Johanna Liesbeth de Kooning, the philanthropist and sculptor who helped to guide her father Willem de Kooning’s art career in the last years of his life and to preserve his legacy after his death in 1997 at the age of 92, died at her home on St. John in the U.S. Virgin Islands on Friday, according to a statement from the Johanna Liesbeth de Kooning Trust. She was 56. As of press time, the cause of her death had not been determined.
The only daughter of de Kooning and illustrator Joan Ward, Ms. de Kooning, who went by Lisa, was granted legal control over her father’s business matters in 1989, when he was suffering from Alzheimer’s disease, a responsibility she shared with John Eastman, the son of Willem de Kooning’s longtime lawyer Lee Eastman. Their efforts contributed to the critically lauded retrospective at the Museum of Modern Art last year, the artist’s first major museum exhibition since his death.
John Elderfield, the curator of the MoMA show, told Gallerist that the exhibition “couldn’t have been done without her support,” because the artist’s estate retained so many unique records and other documentation, which Ms. de Kooning opened to him and his team. Mr. Elderfield said that he offered to sign a confidentiality agreement—such archival materials can be sensitive—but that, trusting him implicitly, she told him that was not necessary. “She said, ‘I absolutely wouldn’t dream of having you sign anything,’” he recalled.
“She was very ebullient and very kind to people,” Mr. Elderfield added. “She was really, really proud of [her father], but she was also her own person.”
“For decades, curators, dealers and collectors have been continually surprised by her keen insights and her subtle understanding of the history and the essential nature of de Kooning’s art,” Marc Glimcher, the president of the Pace Gallery, which began representing Ms. de Kooning’s collection of her father’s works in 2010, said in a statement. “I will always remember those moments and all the laughter and joy that was Lisa.”
Ms. de Kooning was born in New York City and lived in Springs, N.Y., not far from her father’s East Hampton studio, which she worked to preserve. However, dealer Larry Gagosian, who represented Ms. de Kooning’s collection from 2003 to 2010, told Gallerist, “She wasn’t as much of an art-world person as you might expect, being the daughter of such a great artist,” noting her involvement in a wide variety of charities and nonprofits.
Among the groups Ms. de Kooning supported were art institutions like the East Hampton sculpture garden LongHouse Reserve, the Noguchi Museum in Long Island City and the Watermill Center, in
She was a dependable presence on the gala and party scene in the city and the Hamptons.
In a statement, the de Kooning Foundation, which Ms. de Kooning and Mr. Silberman started in 2001 to conserve and promote the artist’s legacy, wrote, “[She] will be remembered not only for her commitments to the arts and her local communities, but for her spontaneous expressions of good will and kindness toward those she encountered in daily life.”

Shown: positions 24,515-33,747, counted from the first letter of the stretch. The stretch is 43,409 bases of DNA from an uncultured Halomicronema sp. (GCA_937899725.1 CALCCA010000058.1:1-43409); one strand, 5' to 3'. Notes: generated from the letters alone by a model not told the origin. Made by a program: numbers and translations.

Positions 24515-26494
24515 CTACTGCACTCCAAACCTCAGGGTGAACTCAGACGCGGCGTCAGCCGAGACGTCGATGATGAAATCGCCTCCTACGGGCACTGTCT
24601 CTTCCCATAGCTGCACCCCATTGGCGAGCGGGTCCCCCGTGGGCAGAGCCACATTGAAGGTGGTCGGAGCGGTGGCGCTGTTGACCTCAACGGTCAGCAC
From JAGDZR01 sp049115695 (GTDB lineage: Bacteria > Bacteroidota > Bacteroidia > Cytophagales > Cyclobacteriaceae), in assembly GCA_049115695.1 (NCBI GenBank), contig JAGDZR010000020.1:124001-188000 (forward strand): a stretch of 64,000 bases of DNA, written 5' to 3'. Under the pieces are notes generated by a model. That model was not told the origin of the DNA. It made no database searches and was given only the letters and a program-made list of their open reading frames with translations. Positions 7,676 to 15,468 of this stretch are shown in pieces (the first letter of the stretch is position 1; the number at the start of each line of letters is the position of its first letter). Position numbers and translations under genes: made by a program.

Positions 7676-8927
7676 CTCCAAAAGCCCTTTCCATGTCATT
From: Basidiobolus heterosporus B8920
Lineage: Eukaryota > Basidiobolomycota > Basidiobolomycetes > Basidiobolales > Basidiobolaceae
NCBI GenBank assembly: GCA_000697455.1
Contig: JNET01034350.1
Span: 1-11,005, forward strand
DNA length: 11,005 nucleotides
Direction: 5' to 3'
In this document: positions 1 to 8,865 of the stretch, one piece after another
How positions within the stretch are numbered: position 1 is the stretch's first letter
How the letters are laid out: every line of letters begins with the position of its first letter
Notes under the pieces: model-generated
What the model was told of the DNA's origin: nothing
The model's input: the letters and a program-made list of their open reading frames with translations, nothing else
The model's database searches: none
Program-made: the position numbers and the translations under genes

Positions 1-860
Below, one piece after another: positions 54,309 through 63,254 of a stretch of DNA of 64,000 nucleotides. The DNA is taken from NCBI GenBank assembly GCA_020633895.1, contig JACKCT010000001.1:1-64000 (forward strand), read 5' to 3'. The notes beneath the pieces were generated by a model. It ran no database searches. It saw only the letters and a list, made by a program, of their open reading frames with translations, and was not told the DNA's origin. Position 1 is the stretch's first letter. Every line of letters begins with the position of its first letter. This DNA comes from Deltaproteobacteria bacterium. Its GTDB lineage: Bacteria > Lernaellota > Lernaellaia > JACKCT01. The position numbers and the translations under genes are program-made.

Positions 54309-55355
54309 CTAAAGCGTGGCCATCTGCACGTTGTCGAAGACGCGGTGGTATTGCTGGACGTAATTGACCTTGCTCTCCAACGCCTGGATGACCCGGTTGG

She also loved animals, focusing much of her time on their rights, and kept a number of them at her homes. “She had three or four dogs, pigs, a pile of rabbits and miniature horses,” Mr. Elderfield recalled, describing her home near her father’s storied workspace in East Hampton. “One of the little horses figured out how to trot into the kitchen of the studio and open the fridge.”
Animals were the focus of much of the art made by Ms. de Kooning, who studied at Bernard Pfriem’s Lacoste School of the Arts in the south of France. She worked primarily in sculpture.
“She was so talented,” said Priscilla Morgan, an arts patron and lifetime trustee at the Noguchi Museum who knew her for some 40 years. She was particularly fond of one of Ms. de Kooning’s cow sculptures, which she keeps in her home. “Everybody goes into the room, and they come out saying, ‘Wow, that work of Bill’s!’ And it’s really Lisa’s!” she said. She added, “She was the most generous, kind, darling, witty person, full of laughter.”
Mr. Gagosian recalled that, when planning shows of de Kooning’s work, Ms. de Kooning would often offer advice. “She had a very good sense of what the strongest paintings were,” he said. “She’d obviously spent a lot of time looking at her father’s work. She had a very good eye for it.” He also credited her with maintaining her father’s studio and allowing collectors, scholars and young artists to visit it just as it was when her father died.
Her charity work extended to St. John, where she had a home. She supported the Virgin Islands National Park, among other causes. According to a report late last week in the Islands’ St. Croix Source newspaper, a gentleman who was at the residence early on Friday morning reported to police that he heard a loud crash and found Ms. de Kooning on the floor outside of her bedroom. Because the cause of death is uncertain, the territory’s police department is investigating, its PR rep said on Tuesday afternoon.
In recent years, Ms. de Kooning had started a residency program in East Hampton, allowing young artists to work in the studio where she once watched her father paint.
She is survived by her three daughters, Isabel, Emma and Lucy de Kooning Villeneuve.